ASEAN KEY DESTINATIONS
Asian bonds outshining American paper
But for Schroders' Asian bond fund manager Rajeev De Mello, Asian bonds now present a more attractive option.
De Mello, 46, notes that in terms of growth potential and prospects, Asian companies are outshining their American counterparts.
"The growth is here. While big US multinationals do have exposure to the Asian markets, those firms that are focused on the US domestic market are unlikely to do as well as the Asian-focused firms," he said.
"So in terms of ability to pay out a cash flow and better business prospects, Asian firms are safer."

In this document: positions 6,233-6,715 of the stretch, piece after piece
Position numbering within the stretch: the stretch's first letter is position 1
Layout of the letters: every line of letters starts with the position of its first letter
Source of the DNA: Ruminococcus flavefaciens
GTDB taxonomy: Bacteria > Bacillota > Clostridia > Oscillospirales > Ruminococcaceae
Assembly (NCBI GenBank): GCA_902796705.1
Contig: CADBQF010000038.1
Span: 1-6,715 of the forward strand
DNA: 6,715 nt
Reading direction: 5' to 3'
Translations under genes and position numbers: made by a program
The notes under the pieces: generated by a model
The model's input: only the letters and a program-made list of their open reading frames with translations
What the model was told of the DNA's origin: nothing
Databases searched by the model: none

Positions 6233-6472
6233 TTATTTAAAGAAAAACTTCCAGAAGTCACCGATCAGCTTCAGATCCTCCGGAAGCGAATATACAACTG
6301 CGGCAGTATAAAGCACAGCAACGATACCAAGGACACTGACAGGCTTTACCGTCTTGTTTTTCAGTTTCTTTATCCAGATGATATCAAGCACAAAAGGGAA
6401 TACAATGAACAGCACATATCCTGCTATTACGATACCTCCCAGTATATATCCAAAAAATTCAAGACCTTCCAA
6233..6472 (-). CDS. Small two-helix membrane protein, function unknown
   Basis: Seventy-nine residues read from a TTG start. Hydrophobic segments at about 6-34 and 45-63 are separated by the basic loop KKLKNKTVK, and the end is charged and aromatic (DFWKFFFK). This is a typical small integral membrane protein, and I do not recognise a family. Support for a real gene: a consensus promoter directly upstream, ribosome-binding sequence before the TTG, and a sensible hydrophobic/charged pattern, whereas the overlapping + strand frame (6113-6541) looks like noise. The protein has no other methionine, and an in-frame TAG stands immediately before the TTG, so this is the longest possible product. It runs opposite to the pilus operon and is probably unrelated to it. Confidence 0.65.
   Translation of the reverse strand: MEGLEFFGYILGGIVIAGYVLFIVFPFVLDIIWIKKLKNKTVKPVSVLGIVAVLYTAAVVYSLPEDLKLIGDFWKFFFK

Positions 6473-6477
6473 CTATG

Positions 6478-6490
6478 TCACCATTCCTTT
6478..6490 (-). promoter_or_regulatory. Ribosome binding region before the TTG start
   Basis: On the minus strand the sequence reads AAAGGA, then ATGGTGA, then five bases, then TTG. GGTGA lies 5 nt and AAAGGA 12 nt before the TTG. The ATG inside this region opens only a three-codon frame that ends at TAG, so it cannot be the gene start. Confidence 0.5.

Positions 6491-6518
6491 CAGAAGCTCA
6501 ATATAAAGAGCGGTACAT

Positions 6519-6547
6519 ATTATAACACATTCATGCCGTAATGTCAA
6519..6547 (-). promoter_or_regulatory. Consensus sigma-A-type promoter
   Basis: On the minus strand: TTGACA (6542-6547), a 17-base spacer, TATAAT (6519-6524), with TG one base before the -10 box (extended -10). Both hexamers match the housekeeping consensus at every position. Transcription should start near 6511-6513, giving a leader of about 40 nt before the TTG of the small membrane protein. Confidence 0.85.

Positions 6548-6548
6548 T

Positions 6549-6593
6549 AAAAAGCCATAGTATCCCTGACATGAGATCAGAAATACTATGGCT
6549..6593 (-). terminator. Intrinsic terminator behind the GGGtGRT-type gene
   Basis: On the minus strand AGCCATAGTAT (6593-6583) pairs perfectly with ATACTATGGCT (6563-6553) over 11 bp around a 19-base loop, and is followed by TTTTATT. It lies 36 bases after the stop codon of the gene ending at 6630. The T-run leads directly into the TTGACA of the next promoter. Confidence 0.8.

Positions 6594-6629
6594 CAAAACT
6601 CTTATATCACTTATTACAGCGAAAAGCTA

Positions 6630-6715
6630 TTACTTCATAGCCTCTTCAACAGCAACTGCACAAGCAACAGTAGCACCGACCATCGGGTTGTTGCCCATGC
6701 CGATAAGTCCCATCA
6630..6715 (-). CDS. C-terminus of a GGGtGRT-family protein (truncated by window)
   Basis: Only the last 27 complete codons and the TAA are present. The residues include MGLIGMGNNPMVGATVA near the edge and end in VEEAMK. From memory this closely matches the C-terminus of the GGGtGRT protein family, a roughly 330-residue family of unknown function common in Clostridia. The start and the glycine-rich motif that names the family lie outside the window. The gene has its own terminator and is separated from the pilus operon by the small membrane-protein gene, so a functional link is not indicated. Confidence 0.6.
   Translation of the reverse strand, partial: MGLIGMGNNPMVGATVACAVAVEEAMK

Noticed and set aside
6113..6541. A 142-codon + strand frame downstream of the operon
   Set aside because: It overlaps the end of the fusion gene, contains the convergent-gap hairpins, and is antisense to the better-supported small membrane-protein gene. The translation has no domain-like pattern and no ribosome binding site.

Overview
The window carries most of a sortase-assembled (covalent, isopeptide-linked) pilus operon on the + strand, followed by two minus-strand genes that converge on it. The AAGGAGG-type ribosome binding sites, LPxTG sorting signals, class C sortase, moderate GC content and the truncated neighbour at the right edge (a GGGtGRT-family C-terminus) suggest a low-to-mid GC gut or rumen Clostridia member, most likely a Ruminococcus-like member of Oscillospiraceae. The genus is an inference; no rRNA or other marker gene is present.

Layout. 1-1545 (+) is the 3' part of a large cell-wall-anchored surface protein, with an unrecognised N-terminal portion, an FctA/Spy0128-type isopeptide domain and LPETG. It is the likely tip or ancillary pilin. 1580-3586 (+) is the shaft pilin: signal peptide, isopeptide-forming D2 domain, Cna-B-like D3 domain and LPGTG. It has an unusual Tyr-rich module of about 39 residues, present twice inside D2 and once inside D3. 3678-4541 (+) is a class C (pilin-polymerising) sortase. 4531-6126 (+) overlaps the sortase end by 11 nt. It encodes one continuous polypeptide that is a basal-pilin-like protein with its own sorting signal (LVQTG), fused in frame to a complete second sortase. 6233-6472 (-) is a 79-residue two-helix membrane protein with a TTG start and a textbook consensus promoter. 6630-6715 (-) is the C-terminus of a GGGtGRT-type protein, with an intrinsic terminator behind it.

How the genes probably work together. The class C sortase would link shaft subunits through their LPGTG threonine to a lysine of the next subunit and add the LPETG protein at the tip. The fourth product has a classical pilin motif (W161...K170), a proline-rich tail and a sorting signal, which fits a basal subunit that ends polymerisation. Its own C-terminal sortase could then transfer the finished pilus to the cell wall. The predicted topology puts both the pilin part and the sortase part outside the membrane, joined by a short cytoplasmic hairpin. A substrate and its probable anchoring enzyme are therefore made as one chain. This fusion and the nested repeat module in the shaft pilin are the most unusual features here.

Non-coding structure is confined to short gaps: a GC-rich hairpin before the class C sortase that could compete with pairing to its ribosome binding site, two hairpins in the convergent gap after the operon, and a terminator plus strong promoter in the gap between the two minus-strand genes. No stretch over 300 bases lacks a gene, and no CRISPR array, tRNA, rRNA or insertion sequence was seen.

Mr De Mello is in charge of several Asian fixed-income funds, including the Schroders' Asian Bond Fund and the Asian Premium Bond Fund.
The Asian Bond Fund (ABF), which is the big brother of the two, started in 1998. The size of the fund is about US$1 billion (S$1.25 billion) while the Asian Premium Bond Fund (APBF), launched in 2006, has a size of about US$100 million.
Both funds have done relatively well this year.
The ABF posted a return of 4.88 per cent, including any dividends re-invested, for start of the year up to July 31.
The Asian Premium Bond Fund, which aims to beat the Central Provident Fund Ordinary Account rate of 2.5 per cent, achieved 5.46 per cent for the same period.
De Mello started out as a trader in 1987 before venturing into fund management. He moved to Asia in 1998 and was last at Western Asset Management before joining Schroders last year.
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